Esther James

Female6 September 1757–16 September 1854

Brief Life History of Esther

When Esther James was born on 6 September 1757, in Westtown, Chester, Pennsylvania, British Colonial America, her father, Joseph James, was 48 and her mother, Hannah Hickman, was 42. She married Abraham Williamson on 18 September 1777, in Westtown, Chester, Pennsylvania, United States. She died on 16 September 1854, in East Brandywine Township, Chester, Pennsylvania, United States, at the age of 97, and was buried in Birmingham Hicksite Friends Burial Ground, Birmingham Township, Chester, Pennsylvania, United States.

Photos and Memories (1)

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Family Time Line

Samuel Painter IV
Esther James
Marriage: 25 May 1809

Sources (27)

  • Esther James, "Pennsylvania, Historical Society of Pennsylvania, Births and Baptisms, 1520-1999"
  • Esther Williamson, "Pennsylvania, Historical Society of Pennsylvania, Marriage Records, 1512-1989"
  • Esther Painter, "Pennsylvania Deaths and Burials, 1720-1999"

Spouse and Children

  • Marriage
    25 May 1809Bradford Township, Chester, Pennsylvania, British Colonial America
  • Parents and Siblings

    Siblings (19)

    +14 More Children

    World Events (8)


    Age 19

    Thomas Jefferson's American Declaration of Independence endorsed by Congress. Colonies declare independence.


    Age 19

    The Declaration of Independence was signed in Philadelphia on July 4, 1776. The liberty bell was first rung here to Celebrate this important document.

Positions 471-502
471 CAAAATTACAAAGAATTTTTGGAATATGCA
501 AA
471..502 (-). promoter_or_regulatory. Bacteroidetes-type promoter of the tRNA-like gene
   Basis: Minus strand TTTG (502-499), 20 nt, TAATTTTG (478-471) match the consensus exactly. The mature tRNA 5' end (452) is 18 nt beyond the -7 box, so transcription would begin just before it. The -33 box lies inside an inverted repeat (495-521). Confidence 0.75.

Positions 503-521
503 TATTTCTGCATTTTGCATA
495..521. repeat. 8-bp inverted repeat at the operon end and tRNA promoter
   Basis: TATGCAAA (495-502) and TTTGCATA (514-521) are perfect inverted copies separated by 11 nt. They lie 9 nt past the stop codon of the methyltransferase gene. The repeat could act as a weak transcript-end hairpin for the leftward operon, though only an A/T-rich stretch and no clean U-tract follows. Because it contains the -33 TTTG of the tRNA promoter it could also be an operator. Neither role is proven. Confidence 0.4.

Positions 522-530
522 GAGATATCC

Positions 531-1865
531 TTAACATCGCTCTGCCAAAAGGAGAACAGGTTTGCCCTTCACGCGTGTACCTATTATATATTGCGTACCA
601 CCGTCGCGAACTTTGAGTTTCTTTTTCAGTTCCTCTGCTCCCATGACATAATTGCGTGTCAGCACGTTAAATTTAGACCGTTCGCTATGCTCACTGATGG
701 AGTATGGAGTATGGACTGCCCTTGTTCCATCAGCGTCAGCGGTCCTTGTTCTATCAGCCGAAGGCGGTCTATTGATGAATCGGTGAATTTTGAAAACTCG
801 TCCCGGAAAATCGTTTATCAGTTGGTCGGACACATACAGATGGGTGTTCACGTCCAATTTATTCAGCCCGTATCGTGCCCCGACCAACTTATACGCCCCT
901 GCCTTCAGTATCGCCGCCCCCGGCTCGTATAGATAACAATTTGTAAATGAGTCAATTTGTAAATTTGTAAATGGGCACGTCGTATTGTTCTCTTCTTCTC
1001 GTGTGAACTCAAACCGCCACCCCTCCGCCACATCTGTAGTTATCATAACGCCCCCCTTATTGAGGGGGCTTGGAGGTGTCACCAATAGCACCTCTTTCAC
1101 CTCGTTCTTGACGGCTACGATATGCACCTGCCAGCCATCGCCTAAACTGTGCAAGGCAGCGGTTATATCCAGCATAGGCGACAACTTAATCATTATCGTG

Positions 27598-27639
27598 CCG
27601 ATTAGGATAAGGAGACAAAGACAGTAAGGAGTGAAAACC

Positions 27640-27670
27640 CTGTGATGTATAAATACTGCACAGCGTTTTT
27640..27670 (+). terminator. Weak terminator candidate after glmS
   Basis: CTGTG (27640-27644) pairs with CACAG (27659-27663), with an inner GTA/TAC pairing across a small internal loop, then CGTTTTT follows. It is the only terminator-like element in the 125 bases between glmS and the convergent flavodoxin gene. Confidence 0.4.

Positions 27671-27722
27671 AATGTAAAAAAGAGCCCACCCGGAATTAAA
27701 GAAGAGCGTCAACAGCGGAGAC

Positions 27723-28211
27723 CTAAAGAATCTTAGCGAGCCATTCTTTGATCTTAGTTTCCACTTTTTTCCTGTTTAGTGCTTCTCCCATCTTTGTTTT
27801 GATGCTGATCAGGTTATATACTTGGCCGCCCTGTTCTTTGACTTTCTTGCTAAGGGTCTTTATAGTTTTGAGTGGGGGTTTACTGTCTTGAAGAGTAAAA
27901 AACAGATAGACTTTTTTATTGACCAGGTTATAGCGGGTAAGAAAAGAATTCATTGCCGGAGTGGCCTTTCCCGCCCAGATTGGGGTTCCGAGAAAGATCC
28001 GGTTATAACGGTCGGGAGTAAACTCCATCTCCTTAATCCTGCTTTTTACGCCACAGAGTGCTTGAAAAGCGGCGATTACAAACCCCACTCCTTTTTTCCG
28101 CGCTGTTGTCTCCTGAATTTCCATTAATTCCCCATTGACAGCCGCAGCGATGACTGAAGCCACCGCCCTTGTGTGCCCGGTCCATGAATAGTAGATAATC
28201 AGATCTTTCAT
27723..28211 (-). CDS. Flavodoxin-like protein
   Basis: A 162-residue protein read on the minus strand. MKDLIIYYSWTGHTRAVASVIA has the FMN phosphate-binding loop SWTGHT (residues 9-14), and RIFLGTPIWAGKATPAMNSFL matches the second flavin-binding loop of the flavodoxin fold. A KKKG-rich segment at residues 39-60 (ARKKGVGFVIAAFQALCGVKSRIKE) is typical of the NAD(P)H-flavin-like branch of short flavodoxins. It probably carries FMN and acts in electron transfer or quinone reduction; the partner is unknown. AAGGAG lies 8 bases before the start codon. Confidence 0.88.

1783 · A Free America

    Age 26

    The Revolutionary War ended with the signing of the Treaty of Paris which gave the new nation boundries on which they could expand and trade with other countries without any problems.

    Name Meaning

    English and Welsh: from the Middle English personal name James. Introduced to England by the Normans, this is an Old French form of Late Latin Iacomus, a variant of Latin Iacobus, Greek Iakōbos, the New Testament rendering of Hebrew Ya‘aqob (see Jacob ). The medieval Latin (Vulgate) Bible distinguished between Old Testament Iacob (which was uninflected) and New Testament Iacobus (with inflections). The latter developed into James in medieval French. The distinction was carried over into the King James Bible of 1611, and Jacob and James remain as separate names in English usage. Most European languages, however, make no such distinction, so that forms such as French Jacques , stand for both the Old and the New Testament names. This surname is also very common among African Americans. Compare Jack .

    Dictionary of American Family Names © Patrick Hanks 2003, 2006.

    Possible Related Names

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